Each week our scan collects weak – and less weak – signals…
World – The deadly attack on the Bardo museum in Tunisia, on 18 March, reminded the world that the Salafi-Jihadi threat is far from being overcome, despite some lassitude displayed by crowds and media over such attacks. One of the interesting signals to notice here, is the small number of crowdsourced articles referring to the attack. Only three articles found their way in The Weekly, when the casualties are far more important than those of the Charlie Hebdo attacks in Paris or of the shooting in Denmark, to say nothing of the impacts to Tunisia’s economy and more broadly polity, and in terms of spread of Jihadi attacks, threat to the stability of the region, etc.
The rising disinterest could be checked through another tool, Google Trends, as shown on the picture below. Actually, whatever the “search term” tried (in English and French), the Tunis attack does not make it to Google Trend. Interestingly, this seems to be part of a larger trend that also shows a growing lack of concern for the Islamic State’s executions video, since the burning alive of the Jordanian Pilot, all of them also dwarfed by the Charlie Hebdo attacks (see pictures below).
Three main dangers – and one opportunity – can be identified here. First, if governments and states’ administrations have become too concerned with public and media interest – for example in the context of upcoming elections – thus, considering dwindling public resources, they could fail to properly consider and counter the existing Salafi-Jihadi threat. As a result, the threat may grow also because it is not properly analysed and answered, until it becomes even more severe.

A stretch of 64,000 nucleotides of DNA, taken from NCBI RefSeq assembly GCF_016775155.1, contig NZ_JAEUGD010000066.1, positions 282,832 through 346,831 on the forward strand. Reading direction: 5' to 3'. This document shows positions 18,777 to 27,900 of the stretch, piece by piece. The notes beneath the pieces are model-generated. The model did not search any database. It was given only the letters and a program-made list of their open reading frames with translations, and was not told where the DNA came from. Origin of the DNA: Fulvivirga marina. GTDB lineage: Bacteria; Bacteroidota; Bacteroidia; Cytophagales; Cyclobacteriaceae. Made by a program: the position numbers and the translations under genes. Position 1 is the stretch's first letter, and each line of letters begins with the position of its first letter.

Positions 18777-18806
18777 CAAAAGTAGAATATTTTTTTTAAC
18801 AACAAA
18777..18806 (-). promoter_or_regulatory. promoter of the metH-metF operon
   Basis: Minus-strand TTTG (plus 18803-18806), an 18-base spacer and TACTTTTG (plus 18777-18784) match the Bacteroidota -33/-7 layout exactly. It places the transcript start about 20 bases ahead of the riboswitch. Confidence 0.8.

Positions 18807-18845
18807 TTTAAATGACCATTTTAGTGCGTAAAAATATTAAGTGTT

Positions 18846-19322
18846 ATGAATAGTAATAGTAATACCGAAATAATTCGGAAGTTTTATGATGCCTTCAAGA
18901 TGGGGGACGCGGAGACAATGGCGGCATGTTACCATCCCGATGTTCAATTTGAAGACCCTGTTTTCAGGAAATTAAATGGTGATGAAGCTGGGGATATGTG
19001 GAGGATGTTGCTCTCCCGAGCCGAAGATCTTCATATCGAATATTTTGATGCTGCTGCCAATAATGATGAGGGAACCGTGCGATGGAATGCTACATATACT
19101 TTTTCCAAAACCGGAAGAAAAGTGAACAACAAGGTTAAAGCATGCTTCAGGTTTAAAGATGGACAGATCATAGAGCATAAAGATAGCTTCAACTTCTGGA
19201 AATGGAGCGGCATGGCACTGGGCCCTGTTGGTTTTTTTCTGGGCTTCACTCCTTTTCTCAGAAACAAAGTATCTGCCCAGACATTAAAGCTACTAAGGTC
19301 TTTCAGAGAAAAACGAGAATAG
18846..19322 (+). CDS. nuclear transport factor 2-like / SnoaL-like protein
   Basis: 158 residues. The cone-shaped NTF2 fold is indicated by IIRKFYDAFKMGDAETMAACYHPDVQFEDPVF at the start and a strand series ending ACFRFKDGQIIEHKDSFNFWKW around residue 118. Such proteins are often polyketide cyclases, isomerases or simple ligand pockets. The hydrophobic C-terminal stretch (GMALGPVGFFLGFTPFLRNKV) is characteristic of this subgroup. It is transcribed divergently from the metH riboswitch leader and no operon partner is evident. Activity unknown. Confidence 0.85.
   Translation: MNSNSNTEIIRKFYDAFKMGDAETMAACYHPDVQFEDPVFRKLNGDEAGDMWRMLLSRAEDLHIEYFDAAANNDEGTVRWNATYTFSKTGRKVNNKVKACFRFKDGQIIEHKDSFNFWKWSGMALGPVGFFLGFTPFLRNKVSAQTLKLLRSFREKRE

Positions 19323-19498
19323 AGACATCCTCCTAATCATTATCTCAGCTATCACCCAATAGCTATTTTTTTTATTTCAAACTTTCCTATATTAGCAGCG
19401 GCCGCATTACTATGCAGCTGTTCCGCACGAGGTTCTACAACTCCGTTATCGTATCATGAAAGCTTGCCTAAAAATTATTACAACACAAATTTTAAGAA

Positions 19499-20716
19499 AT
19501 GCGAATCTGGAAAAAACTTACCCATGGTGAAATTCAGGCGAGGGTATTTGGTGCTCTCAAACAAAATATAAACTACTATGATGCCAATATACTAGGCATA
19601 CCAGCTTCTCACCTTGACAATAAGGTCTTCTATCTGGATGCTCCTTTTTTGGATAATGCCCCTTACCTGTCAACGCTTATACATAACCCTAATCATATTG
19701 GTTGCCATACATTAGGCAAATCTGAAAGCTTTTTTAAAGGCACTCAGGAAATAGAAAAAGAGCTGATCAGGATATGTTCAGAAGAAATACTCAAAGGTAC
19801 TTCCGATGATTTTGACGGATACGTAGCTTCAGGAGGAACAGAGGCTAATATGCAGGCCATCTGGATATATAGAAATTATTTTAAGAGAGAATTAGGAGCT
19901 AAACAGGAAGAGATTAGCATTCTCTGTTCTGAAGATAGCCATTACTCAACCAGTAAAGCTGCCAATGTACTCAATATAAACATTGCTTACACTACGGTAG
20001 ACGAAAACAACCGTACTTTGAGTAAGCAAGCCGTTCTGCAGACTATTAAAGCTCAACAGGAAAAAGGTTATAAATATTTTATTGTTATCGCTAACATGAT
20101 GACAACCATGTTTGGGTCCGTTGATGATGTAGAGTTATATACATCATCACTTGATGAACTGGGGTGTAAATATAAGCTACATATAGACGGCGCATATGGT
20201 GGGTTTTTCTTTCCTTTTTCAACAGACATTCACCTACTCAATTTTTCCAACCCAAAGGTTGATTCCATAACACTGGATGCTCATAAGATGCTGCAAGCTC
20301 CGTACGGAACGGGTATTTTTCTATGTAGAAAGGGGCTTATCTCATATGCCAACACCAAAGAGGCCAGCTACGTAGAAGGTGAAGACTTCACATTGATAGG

The recent ASEAN decision to focus on the Islamic State as a major threat as their “Defense Ministers Sign Security Declaration” (read the related article by Prashanth Parameswaran for The Diplomat), would tend to show that this first danger may be existing unequally according to regions. The existence of Islamist radical movements in Indonesia, where “Abu Bakar Ba’asyir, the spiritual leader of Jemaah Islamiyah (JI) who is an imprisoned terrorist convict, has pledged his allegiance to ISIS” in July 2014 (Global Indonesian Voices, 31 July 2014), of Islamist insurgency in the Philippines (see two related articles in the Weekly), of Islamic insurgency in Thailand, of a sensitive balance of identity in Singapore, and of a 60% Muslim (but not Salafi) population in Malaysia, are most probably very operative in creating a strong interest for and sensitivity to the Islamic State’s threat in Southeast Asia. The simple fact that the ASEAN is so concerned about the threat, should be, in itself, a signal that, whatever the public interest, the Salafi-Jihadi threat should definitely not be neglected.
An opportunity could, however, also emerge out of media and general public disinterest. If it is almost certain that already mobilised and converted Salafis and would-be Jihadis will not be impacted by the disaffection, the general rising indifference may seriously hinder the Islamic State’s and other Jihadis groups’ propaganda and recruitment efforts among populations, as well as their capacity to carry attacks.